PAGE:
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The big picture

Agriculture.com Staff 10/17/2008 @ 11:47am

This past week, the commodity and stock markets took a major plunge, accelerating downward and reaching levels that, not only surprised, but shook the marketplace more so than anytime in recent history.

This year has been one of extremes, and when viewing the big picture, will probably be remembered as chaotic. It will also be remembered as a year of unbridled optimism and pessimism.

In just a few short months, the world marketplace went from inflationary concerns and dwindling supplies of hardcore commodities to deflationary or even depression talk and excess inventories. The corn market is a good example. Futures prices between $7 and $8 per bushel were too high for end users. Now, prices are trading below what it will take farmers to grow crop for next year.

Prices have a tendency to move in a trend, and often the trend accelerates as it reaches a top or a bottom. Just three months ago many thought corn would rally to $10 and beans $20. Recent economic turmoil has many feeling that the world is nearly ready to end, and you should sell everything. For many commodity users, this should be a key sign to buy soon, maybe aggressively.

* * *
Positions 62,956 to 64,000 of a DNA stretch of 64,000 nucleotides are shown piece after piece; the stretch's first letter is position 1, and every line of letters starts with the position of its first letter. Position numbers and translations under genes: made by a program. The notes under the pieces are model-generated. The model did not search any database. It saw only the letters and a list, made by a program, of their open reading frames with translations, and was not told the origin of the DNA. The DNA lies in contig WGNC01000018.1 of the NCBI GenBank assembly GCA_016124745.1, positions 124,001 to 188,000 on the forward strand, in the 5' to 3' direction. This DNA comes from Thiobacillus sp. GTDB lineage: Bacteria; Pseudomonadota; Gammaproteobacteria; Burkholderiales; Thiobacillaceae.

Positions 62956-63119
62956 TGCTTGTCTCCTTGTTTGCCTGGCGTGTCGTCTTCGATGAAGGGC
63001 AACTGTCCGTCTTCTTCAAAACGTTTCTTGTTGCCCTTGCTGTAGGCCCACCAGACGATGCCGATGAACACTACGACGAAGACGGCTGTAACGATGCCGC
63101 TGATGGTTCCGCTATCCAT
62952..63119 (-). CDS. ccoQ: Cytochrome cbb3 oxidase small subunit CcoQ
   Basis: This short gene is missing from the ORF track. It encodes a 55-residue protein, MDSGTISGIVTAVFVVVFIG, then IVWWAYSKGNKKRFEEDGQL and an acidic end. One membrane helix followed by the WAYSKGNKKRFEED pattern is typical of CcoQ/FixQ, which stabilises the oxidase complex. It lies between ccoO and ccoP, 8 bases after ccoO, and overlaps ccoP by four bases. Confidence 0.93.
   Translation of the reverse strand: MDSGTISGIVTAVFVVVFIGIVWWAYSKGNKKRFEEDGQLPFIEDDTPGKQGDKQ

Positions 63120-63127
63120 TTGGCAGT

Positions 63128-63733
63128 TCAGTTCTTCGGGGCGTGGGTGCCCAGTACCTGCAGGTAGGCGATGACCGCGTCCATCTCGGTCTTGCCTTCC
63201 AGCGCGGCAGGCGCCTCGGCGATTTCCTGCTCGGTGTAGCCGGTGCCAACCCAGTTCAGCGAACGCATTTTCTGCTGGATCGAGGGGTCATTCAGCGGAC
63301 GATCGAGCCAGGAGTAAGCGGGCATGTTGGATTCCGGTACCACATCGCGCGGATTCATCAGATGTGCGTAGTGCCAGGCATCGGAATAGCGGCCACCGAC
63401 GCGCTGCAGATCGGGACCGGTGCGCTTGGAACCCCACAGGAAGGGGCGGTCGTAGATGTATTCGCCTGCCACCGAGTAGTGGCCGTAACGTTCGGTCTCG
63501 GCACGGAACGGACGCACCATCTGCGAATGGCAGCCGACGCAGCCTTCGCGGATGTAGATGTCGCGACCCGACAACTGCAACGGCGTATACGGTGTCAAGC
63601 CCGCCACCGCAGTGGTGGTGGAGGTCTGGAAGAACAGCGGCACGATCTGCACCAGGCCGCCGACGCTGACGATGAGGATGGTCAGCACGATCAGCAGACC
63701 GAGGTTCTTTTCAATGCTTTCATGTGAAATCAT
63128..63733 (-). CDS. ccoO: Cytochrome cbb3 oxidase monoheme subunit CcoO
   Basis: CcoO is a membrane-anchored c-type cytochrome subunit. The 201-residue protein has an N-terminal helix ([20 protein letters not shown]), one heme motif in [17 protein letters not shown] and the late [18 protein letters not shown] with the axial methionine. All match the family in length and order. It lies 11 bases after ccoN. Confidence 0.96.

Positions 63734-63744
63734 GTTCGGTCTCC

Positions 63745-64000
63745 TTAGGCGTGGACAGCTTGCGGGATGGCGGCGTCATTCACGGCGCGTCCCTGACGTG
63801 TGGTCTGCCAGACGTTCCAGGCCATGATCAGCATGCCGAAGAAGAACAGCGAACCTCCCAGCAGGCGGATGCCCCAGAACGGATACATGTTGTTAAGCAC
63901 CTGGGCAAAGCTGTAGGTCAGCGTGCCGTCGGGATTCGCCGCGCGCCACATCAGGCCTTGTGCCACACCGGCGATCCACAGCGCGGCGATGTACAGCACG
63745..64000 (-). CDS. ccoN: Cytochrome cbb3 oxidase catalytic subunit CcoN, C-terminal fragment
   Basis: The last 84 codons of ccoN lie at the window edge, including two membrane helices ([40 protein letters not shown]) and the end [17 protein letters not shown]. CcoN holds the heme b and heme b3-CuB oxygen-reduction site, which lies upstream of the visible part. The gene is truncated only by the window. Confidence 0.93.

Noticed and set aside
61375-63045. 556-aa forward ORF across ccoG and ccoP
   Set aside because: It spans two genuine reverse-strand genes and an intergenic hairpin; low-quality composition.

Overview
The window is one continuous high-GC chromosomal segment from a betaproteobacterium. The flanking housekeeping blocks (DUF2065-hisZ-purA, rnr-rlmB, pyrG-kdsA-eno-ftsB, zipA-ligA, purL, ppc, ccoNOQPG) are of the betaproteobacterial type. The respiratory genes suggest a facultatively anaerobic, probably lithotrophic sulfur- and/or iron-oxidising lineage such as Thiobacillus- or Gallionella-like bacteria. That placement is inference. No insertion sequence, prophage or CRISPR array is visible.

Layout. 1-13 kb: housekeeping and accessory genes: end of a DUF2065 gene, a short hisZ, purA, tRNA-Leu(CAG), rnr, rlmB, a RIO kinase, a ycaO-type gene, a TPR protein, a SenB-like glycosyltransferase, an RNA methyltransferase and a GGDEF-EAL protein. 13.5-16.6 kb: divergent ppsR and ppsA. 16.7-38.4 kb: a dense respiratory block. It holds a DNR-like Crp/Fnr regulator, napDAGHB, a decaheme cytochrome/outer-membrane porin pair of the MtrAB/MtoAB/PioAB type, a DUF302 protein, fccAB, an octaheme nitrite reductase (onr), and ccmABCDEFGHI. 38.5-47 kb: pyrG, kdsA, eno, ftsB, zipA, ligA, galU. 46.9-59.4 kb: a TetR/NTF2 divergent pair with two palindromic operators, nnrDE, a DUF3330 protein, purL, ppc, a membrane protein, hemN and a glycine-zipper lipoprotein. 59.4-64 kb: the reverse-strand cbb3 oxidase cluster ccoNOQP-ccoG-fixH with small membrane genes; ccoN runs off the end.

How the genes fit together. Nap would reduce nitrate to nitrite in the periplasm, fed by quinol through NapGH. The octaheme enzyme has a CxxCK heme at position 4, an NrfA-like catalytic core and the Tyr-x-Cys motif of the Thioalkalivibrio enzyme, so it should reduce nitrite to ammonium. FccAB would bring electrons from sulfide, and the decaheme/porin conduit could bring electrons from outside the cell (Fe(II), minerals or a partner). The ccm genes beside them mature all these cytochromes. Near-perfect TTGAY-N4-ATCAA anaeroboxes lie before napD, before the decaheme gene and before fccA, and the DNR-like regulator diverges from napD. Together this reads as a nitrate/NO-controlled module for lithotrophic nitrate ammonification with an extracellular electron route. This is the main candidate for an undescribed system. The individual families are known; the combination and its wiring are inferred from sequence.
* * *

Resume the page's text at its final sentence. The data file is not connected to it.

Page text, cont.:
The biggest surprise this year may be how markets have reached extremes on both ends of the spectrum in such a short window of time. Typically, bull markets have long tails. In reality, it is likely that all markets will find a middle ground, and commodity prices will eventually move back into a range which more closely reflects supply and demand rather than the perception of no supply/inflation or too much supply/deflation. The big picture, in time, will likely reflect markets do not go up or down forever.

If you have comments or questions, call Top Farmer at 1-800-TOP-FARM ext. 129 and ask for Bryan Doherty.

This past week, the commodity and stock markets took a major plunge, accelerating downward and reaching levels that, not only surprised, but shook the marketplace more so than anytime in recent history.

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